I call this a Mexican Wave of Chinese Whispers of Doubles related to the ‘Double Meaning’ story in the Orpheus Rhysbook I’m simultaneously reviewing, but also, frighteningly, this resonating Chameleons story is a reflection of the origin of the soul demonstrated by the previous Spoon story in this Bone Idle book, and which double is the source and which the replica, which story’s beginning is also its end? Robinson Crusoe as all his Men Friday?

  16. Happiness Leasehold
    “I know this story.”

    – so much so I tried to find out if it had been published before, as I felt I knew each word as I read it. It is another Rhysian double bluff, though, an exercise in reader befuddlement by some prestidigitation of metafiction and assumed real or at least real-time authorial explication as part of the story. I have long seen any fiction author as the freeholder, the narrator as leaseholder, and the reader as sub-tenant. But what is the reviewer? That holy drunk on the book’s bridge from the other book just now reviewed? Writing handwritten letters may have become generally less common, but I continue to write a longish one to someone to whom I’ve sent such letters on a fortnightly basis since 1967 till now. My explication about such handwritten letters may have nothing to do with this story or even this review about it. It can only work in real-time.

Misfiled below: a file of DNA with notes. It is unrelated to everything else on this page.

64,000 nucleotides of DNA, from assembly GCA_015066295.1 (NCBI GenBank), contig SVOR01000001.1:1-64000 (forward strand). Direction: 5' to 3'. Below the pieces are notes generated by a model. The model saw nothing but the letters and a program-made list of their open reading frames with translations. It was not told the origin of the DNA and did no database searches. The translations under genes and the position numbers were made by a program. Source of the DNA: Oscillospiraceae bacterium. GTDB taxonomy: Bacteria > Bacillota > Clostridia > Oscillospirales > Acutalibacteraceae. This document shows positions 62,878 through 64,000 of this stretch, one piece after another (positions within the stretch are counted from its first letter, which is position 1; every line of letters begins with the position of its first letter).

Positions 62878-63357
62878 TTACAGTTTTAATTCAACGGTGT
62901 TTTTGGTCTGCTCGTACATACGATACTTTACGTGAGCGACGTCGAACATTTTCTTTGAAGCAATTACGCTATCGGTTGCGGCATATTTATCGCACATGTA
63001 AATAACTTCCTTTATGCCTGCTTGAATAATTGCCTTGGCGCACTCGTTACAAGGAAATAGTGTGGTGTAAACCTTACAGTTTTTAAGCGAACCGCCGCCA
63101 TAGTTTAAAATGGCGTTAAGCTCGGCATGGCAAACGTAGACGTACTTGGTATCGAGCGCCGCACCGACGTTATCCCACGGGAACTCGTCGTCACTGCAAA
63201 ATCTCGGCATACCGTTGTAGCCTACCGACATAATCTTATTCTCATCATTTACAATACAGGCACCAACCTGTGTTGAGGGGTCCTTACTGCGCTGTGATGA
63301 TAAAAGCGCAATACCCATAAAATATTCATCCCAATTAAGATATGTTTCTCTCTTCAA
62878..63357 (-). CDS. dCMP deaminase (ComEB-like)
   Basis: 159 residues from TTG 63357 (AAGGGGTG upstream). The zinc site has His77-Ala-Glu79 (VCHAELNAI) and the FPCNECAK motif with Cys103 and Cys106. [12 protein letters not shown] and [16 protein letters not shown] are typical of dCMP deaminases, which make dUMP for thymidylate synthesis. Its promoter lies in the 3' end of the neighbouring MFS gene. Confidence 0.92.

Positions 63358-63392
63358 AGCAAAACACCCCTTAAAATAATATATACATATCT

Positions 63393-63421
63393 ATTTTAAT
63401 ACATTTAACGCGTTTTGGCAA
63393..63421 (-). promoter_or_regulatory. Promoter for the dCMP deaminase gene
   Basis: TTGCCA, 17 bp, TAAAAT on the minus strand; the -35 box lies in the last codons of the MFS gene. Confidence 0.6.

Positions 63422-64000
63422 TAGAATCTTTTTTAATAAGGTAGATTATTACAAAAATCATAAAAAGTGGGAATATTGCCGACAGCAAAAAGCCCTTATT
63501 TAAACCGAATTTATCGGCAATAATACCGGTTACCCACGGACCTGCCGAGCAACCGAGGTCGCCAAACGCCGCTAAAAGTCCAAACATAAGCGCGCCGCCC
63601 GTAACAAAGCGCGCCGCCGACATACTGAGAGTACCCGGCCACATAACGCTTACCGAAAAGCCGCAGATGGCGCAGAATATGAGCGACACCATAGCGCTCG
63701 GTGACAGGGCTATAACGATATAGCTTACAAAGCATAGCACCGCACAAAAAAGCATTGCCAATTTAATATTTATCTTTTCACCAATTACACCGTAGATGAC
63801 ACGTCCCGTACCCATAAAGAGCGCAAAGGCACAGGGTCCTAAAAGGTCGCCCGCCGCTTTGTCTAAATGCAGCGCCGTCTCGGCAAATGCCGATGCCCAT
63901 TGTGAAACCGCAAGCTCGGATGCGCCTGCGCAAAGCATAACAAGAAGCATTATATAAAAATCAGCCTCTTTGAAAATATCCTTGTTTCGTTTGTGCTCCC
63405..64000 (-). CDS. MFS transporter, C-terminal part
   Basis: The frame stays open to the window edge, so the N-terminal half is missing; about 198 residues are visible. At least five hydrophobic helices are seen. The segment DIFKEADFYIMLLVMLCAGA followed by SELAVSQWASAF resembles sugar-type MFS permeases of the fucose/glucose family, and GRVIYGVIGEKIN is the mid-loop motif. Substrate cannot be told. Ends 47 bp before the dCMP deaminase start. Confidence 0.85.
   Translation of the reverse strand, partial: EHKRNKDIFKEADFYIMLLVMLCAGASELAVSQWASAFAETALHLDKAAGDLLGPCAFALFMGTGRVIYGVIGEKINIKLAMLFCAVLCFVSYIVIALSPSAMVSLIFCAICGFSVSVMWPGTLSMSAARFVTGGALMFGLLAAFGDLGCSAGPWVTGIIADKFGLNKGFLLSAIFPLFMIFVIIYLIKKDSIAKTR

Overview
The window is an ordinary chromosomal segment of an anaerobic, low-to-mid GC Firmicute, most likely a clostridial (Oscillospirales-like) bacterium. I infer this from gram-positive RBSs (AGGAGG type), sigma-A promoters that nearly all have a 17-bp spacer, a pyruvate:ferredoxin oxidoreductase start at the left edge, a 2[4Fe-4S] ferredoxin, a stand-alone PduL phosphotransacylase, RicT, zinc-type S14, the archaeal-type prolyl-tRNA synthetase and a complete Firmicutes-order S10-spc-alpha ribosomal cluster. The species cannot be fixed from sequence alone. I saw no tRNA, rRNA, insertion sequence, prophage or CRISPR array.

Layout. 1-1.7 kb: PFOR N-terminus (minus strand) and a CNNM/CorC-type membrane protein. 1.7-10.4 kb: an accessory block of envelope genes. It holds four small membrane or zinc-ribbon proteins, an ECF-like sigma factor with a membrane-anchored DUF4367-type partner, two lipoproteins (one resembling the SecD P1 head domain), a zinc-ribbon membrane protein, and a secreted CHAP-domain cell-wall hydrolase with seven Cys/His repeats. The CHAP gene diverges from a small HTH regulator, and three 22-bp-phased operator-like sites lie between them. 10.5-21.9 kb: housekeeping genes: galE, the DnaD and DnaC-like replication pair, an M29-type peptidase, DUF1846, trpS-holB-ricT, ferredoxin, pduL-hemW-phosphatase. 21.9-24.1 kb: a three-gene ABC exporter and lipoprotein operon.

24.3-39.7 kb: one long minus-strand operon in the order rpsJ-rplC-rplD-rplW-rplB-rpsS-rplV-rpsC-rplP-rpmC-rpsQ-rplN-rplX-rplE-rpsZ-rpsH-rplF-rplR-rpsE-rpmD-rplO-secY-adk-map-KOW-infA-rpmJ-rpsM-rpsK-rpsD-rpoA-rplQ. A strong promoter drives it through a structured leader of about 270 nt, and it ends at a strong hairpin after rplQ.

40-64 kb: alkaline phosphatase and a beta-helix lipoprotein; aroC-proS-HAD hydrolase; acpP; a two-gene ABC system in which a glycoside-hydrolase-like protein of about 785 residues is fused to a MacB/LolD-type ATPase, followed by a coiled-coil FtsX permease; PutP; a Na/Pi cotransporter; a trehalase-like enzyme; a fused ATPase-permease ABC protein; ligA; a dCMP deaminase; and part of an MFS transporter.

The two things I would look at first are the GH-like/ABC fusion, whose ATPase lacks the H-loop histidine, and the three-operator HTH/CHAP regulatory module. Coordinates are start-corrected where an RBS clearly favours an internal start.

17. Life and the Plumbline
    “By arranging and faking certain ritual murders at precise points on the map, he had compelled Lönnrot to study their geometric relation to one another and anticipate the location of the supposed next murder, which in fact was his own.”